The next destination Margery Kempe travels to is Constance (most likely the town of Konstanz, Germany) which is en route to her journey to Bologna, where she ends up at the end of this chapter.  Similar to her last destination, Margery’s travel companions are not very friendly to her. She spends time talking to an English Friar, giving him a summary of her life, including her struggles with her unfriendly travel companions. After they all ate dinner, the rest of the party went to the legate and told him that Margery could not continue with them on their journey because they were so annoyed with her constant weeping, eating habits, and constant talking about God. The legate refused to make her eat meat and they leave without her. Margery goes to a church to pray for someone to accompany her on her journey . She meets William Wever and they decide to travel together. Margery prays for the travels and they leave. At the end of the chapter, they end up in Bologna.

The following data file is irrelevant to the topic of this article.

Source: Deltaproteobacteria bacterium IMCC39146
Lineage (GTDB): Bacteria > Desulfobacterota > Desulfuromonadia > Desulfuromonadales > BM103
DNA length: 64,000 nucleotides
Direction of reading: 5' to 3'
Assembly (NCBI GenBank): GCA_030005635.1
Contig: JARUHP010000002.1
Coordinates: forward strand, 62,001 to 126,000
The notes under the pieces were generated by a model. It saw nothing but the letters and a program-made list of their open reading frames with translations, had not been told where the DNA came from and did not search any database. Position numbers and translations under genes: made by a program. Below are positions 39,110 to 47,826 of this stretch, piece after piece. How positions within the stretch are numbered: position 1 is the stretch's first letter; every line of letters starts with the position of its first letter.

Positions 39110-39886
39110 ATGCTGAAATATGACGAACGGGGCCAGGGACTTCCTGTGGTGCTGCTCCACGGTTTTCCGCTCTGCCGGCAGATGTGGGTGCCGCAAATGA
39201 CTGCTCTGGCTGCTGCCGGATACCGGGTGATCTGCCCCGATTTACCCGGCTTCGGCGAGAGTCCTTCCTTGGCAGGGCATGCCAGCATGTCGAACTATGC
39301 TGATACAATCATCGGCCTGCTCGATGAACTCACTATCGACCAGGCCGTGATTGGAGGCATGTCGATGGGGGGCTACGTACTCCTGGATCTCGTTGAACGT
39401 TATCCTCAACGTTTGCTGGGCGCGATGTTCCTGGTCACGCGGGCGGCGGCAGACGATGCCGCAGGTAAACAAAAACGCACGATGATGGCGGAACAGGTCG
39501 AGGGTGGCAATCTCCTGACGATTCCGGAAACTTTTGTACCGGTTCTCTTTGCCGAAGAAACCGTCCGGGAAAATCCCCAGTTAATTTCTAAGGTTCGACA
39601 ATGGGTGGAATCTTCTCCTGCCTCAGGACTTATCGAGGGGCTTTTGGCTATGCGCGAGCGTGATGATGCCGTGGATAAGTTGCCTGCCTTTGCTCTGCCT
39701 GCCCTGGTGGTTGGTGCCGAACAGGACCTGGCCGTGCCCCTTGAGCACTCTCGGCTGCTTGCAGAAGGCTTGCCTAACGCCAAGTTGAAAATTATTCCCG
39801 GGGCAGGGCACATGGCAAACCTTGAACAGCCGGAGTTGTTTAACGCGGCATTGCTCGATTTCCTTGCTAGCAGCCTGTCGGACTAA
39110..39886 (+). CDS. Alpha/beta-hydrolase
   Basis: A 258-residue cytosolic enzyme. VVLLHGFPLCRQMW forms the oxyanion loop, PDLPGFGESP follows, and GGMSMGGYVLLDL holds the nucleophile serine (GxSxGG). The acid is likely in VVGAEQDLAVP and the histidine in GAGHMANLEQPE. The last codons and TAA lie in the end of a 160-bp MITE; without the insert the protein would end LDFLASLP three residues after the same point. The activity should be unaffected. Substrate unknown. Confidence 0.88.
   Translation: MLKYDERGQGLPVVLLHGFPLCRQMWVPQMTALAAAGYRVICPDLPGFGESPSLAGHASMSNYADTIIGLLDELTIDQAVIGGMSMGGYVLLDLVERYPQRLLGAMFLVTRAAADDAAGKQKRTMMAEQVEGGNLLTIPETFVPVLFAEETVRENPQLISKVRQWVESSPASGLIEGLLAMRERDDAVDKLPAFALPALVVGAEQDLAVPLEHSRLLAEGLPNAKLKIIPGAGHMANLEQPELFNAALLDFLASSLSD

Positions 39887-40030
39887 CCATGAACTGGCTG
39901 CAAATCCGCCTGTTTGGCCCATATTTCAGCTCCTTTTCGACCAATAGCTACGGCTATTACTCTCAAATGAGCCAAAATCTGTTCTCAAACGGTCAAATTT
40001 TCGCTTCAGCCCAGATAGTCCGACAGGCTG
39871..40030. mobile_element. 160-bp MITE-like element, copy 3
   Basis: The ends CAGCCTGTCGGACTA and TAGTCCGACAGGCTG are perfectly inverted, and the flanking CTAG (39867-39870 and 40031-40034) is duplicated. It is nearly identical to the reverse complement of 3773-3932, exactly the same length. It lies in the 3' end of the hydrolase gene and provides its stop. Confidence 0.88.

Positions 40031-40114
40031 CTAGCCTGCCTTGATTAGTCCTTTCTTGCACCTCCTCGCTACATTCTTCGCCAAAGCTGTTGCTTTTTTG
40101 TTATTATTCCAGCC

Similar to the last destination, a majority of what is written about Margery’s stay in Constance is about her and her travel companions. No one wants to travel with her because she refuses to eat meat, drink wine and she constantly weeps and talks about God’s goodness. She is very concerned about chastity, praying for the Lord to not let her be defiled. This is interesting because she left her husband to begin her journey. They also don’t seem to be staying very long wherever they go. Like I said before, most of what is talked about at each location is how difficult Margery is as a travel companion. I find it interesting how Margery is not portrayed as very likeable in her own book. It is almost comical how the she describes herself praying and weeping all the time, as if she is making fun of herself. It makes me wonder about how mystics were viewed among the the general population. Based on my reading of these first two chapters and locations, I would say that people were incredibly skeptical and just thought that Margery, and possibly other mystics, were annoying. Their extreme devotion was bothersome, strange, and annoying to other people to the point where is was unbearable for people to travel with her. I could extend this to wonder about what that says about Christianity at this time. There isn’t a lot of sympathy for Margery except from the friar and the legate. Everyone else that is mentioned finds her to be a nuisance. The fact that this work is autobiographical complicates this a little bit because its so ironic that she doesn’t even defend herself. She is very matter of fact about her position in her travel group and how annoying she is to them, without trying to cultivate much pity for herself. I wonder if she is just used to being laughed at or if she is so matter of fact because she believes that she is so pious and she is actually making fun of them for not being as devout as she is.